USAID donates 385,000 books to 900 schools in Kyrgyzstan

BISHKEK (TCA) — The United States Government, through USAID (U.S. Agency for International Development), is giving 385,000 children storybooks to the Ministry of Education and Science (MOES) of Kyrgyzstan. These books will be delivered to 900 public primary schools across the country. The delivery of books was made official on September 26, at an event organized by USAID and the MOES, the US Embassy in Bishkek said.

These books comprise 55 different story titles for primary grade students and are written in the Kyrgyz and Russian languages. The books include fairy tales, fiction stories, and poems.

This is the second book donation USAID has made to the MOES this year. The first donation of 110,257 books was delivered over the months of March and April 2019. Under its Time to Read project, USAID plans to print and distribute a total of 1.2 million books in Kyrgyzstan by 2020.

“I would like to note that all books are published here in Kyrgyzstan, and most of them are in Kyrgyz language. We are working with local authors, publishers and illustrators to publish high-quality books,” said USAID/Kyrgyz Republic Mission Director Gary Linden during the ceremony.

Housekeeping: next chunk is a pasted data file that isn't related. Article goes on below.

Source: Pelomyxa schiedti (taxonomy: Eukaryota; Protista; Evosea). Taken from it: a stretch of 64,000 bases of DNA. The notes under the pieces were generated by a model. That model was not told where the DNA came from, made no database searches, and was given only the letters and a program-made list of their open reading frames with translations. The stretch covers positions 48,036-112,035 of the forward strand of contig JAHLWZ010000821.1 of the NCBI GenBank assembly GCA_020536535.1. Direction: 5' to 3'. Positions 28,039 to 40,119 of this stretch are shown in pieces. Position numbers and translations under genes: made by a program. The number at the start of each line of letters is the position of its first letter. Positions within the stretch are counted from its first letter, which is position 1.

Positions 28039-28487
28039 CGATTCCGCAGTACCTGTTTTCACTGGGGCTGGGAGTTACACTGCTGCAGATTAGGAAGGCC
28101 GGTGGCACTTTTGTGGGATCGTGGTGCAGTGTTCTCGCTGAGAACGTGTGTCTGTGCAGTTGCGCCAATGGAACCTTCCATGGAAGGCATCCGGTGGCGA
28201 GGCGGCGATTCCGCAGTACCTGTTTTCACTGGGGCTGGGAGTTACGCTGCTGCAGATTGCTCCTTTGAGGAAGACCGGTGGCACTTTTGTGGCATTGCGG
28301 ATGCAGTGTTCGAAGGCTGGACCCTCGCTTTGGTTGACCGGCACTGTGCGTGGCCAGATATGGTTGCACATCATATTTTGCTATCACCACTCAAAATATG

According to Deputy Minister of Education and Science of the Kyrgyz Republic Nadira Dzhusupbekova, the best authors, proofreaders, and other experts were engaged in selection and publishing of these books. “The most important thing is that all this work is receiving positive feedback from our young readers and their parents,” she said.

The USAID Time to Read program is a $9.9 million investment over four years designed to improve the reading skills of primary grade children. It is being implemented in cooperation with the Ministry of Education and Science of the Kyrgyz Republic.

Sergey Kwan

TCA

Sergey Kwan has worked for The Times of Central Asia as a journalist, translator and editor since its foundation in March 1999. Prior to this, from 1996-1997, he worked as a translator at The Kyrgyzstan Chronicle, and from 1997-1999, as a translator at The Central Asian Post.
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Kwan studied at the Bishkek Polytechnic Institute from 1990-1994, before completing his training in print journalism in Denmark.

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